David B. Glancey, 74, of Philadelphia, a longtime city Democratic Party chair who headed the Board of Revision of Taxes for years and then became a lobbyist for the University of Pennsylvania, died Monday, Jan. 28, at Pennsylvania Hospital of pulmonary disease.
Mr. Glancey played many roles during his long career, which began in the early 1970s, acting as aide, adviser, and, later, mentor to generations of politicians.
He is best known as a member and chair of the Board of Revision of Taxes, which oversaw property assessment in the city. Mr. Glancey served on the board from 1983 until 2007. Early warnings he sounded about the inequity and failings of the system eventually led to change in 2013.
In political circles, the tax board was known as the “Elephants’ Graveyard,” offering a paying job with few duties that often went to former chairs of the Democratic Party. For decades, the job required little work and perhaps 20 days of meetings each year, his family said. But Mr. Glancey, they said, took the unprecedented step of showing up for work every day, running the staff and mastering the labyrinthine world of property tax and assessment law.
His full immersion in the job surprised no one. “Whatever he did, he took it on 100 percent or more,” said his wife, Alice Reyes. “Monday through Friday, he did his job at his desk, but on Saturday he would sit at the dining room table working on the following week.”
He applied the same thoroughness to his last job as a lobbyist in the Office of Government and Community Relations at Penn, which he held from 2008 until his death. Officially, it was a three-day-a-week job, but his wife said he put many more hours into it. “He took it seriously,” she said.
Mr. Glancey worked in Philadelphia politics for nearly 50 years. Friends described him as “selfless” and “passionate." He did not hold grudges or keep an enemies’ list, they said.
Neil Oxman, who heads the political strategy firm Campaign Group, said he worked with Mr. Glancey for the first time in 1978, during Robert P. Casey’s unsuccessful bid to win the Democratic nomination for governor.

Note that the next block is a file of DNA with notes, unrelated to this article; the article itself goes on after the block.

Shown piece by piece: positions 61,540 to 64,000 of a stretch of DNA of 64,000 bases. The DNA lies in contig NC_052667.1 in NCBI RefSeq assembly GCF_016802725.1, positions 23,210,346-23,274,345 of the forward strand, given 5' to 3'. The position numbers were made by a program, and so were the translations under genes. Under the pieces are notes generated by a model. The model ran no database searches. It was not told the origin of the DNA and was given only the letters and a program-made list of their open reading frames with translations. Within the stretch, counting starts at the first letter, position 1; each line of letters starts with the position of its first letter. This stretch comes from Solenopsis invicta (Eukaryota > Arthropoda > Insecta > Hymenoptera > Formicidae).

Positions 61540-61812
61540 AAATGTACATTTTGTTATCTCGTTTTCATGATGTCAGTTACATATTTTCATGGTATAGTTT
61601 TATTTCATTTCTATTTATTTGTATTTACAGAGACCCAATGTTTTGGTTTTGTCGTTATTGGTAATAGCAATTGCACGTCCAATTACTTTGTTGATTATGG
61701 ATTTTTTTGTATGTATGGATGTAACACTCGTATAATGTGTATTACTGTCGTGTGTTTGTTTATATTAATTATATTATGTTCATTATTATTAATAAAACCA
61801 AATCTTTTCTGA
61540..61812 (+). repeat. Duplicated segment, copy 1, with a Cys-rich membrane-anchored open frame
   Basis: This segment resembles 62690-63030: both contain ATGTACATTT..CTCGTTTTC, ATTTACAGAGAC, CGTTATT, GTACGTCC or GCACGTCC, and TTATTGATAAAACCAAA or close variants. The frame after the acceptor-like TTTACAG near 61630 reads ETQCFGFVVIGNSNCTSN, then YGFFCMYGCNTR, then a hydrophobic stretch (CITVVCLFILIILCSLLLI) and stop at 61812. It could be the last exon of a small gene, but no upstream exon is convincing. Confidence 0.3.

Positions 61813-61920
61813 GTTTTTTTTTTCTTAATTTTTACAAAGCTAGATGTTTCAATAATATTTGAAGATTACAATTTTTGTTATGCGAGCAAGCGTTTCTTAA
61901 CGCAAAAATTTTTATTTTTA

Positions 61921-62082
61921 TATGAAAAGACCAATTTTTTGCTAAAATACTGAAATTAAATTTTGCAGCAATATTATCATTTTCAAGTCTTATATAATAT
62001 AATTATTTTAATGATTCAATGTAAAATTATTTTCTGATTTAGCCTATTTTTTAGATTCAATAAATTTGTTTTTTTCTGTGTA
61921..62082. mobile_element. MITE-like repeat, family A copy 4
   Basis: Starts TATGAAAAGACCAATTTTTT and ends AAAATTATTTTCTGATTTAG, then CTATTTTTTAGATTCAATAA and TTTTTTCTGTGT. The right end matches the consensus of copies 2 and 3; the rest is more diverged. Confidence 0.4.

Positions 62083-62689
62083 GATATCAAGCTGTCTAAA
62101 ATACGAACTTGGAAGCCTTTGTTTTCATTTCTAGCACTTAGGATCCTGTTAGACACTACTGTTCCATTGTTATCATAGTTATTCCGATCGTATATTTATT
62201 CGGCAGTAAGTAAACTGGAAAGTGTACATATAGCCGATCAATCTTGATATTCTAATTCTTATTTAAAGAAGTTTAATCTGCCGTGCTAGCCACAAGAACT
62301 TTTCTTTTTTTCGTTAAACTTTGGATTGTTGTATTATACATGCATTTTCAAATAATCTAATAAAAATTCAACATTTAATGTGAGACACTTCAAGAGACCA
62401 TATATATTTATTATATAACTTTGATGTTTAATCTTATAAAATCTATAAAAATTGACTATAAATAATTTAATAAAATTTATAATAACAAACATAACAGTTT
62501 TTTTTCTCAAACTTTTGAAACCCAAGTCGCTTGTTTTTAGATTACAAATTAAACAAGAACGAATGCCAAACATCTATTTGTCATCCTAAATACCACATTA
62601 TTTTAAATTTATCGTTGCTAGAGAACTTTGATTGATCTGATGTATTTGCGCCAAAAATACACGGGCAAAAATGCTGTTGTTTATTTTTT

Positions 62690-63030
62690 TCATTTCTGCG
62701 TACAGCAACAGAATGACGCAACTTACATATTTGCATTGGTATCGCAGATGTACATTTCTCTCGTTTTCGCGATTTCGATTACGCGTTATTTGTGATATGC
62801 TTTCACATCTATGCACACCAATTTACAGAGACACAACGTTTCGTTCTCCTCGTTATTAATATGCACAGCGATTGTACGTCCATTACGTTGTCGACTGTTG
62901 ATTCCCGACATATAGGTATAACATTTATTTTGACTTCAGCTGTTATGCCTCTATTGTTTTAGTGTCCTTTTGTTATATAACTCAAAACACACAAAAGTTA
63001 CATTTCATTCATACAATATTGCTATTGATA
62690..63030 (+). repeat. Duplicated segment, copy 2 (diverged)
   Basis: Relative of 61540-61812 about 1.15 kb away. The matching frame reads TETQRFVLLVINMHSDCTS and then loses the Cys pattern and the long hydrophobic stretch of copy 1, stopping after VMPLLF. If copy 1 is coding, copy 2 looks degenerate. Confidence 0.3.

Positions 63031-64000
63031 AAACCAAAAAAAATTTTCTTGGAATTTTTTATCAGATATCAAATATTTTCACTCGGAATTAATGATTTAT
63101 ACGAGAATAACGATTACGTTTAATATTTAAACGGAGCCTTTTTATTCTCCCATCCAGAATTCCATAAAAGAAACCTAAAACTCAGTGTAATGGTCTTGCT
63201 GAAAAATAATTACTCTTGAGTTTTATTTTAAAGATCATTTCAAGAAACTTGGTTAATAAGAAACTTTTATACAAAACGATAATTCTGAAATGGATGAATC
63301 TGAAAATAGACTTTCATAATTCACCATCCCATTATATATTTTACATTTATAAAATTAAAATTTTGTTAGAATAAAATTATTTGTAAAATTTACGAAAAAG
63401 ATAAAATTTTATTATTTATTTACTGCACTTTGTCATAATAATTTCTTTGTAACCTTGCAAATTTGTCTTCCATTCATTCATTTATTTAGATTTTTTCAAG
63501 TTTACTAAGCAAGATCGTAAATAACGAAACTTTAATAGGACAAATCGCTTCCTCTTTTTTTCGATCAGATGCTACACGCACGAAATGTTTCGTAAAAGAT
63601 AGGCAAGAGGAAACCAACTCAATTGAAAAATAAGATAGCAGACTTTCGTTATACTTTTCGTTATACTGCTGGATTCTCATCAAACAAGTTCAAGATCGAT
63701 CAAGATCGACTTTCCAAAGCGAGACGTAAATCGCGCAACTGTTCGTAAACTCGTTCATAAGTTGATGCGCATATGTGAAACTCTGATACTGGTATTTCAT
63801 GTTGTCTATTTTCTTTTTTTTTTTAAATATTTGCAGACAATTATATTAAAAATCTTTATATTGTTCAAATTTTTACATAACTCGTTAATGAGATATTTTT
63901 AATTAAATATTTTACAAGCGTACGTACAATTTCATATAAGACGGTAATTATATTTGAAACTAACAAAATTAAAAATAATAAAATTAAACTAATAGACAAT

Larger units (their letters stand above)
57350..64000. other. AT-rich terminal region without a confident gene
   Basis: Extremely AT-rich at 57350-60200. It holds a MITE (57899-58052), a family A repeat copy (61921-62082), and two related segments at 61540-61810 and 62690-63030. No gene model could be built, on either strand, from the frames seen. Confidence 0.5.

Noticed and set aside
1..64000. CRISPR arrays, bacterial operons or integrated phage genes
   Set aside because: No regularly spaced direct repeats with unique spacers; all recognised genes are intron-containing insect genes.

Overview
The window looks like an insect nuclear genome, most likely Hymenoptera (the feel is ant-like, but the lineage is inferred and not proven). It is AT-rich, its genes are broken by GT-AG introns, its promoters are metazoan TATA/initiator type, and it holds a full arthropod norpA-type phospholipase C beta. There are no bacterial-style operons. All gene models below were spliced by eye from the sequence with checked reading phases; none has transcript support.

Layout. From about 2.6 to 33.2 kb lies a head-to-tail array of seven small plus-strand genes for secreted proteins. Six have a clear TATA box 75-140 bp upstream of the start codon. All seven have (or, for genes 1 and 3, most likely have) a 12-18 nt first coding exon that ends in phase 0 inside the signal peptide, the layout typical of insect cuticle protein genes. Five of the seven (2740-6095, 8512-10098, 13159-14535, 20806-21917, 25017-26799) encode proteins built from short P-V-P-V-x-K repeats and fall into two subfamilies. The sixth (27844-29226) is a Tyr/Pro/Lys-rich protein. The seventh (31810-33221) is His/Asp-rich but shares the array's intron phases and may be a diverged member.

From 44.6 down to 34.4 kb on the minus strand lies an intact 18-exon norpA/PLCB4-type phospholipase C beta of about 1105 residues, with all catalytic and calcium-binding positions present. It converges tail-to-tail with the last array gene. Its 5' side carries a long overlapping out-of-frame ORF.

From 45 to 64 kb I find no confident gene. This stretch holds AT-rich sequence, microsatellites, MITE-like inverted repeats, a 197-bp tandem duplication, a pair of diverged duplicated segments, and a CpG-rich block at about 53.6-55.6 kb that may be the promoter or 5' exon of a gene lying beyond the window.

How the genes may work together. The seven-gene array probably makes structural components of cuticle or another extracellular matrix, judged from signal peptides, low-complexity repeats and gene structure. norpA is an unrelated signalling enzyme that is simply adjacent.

“The amazing thing about him was that, unlike a lot of other people in this business, he never got cynical about anything, and he was one of the few people I know without guile,” Oxman said. “He really was an honest broker and never had an agenda, which is why everyone liked him and he kept his friends forever.”
The only time Mr. Glancey ran for public office, he was defeated. In 1981, he faced State Sen. Joseph Smith in a special election for a congressional seat vacated by U.S. Rep. Ray Lederer, who quit after he was ensnared in the Abscam bribery scandal.
Born in Germantown, Mr. Glancey graduated from Northeast Catholic High School for Boys and earned a bachelor’s degree from St. Joseph’s University in 1966. He completed a law degree at Villanova University in 1975.
He was chairman of the city Democratic Party under Mayor William J. Green III, who led the city from 1980 to 1984. “After I won as mayor, I asked him to be chair of the party,” Green said.
“His unique feature was that everyone liked him, friend or foe,” Green said. “If you were his friend and he sensed you needed help, he was at your side till the battle ended, and usually a key component to making it a victory." The two were friends for 48 years.
When Green’s son, former Councilman Bill Green, ran without Democratic Party endorsement for a Council at-large seat in 2007, Mr. Glancey took time off and put together the political organization that won the primary election. “He came in and worked as if he was being paid,” the elder Green said. “He was a world-class political organizer.”
Mr. Glancey was a born performer with a passion for the theater. He took method acting classes at night at the Wilma Theater and became a teacher and actor there. “He was a card-carrying member of Actors' Equity,” his wife said.
Mr. Glancey was the youngest of nine children. All but a sister died earlier.
In addition to his wife of 27 years, he is survived by a daughter, Allison; step-children Suler Dominic Acosta and Carla Setzler; three grandchildren; and nieces and nephews. His former wife, Catherine, also survives.
A visitation from 9 to 11 a.m. Saturday, Feb. 9, will be followed by an 11 a.m. memorial service at Old Pine Street Presbyterian Church, 412 Pine St. Burial is private.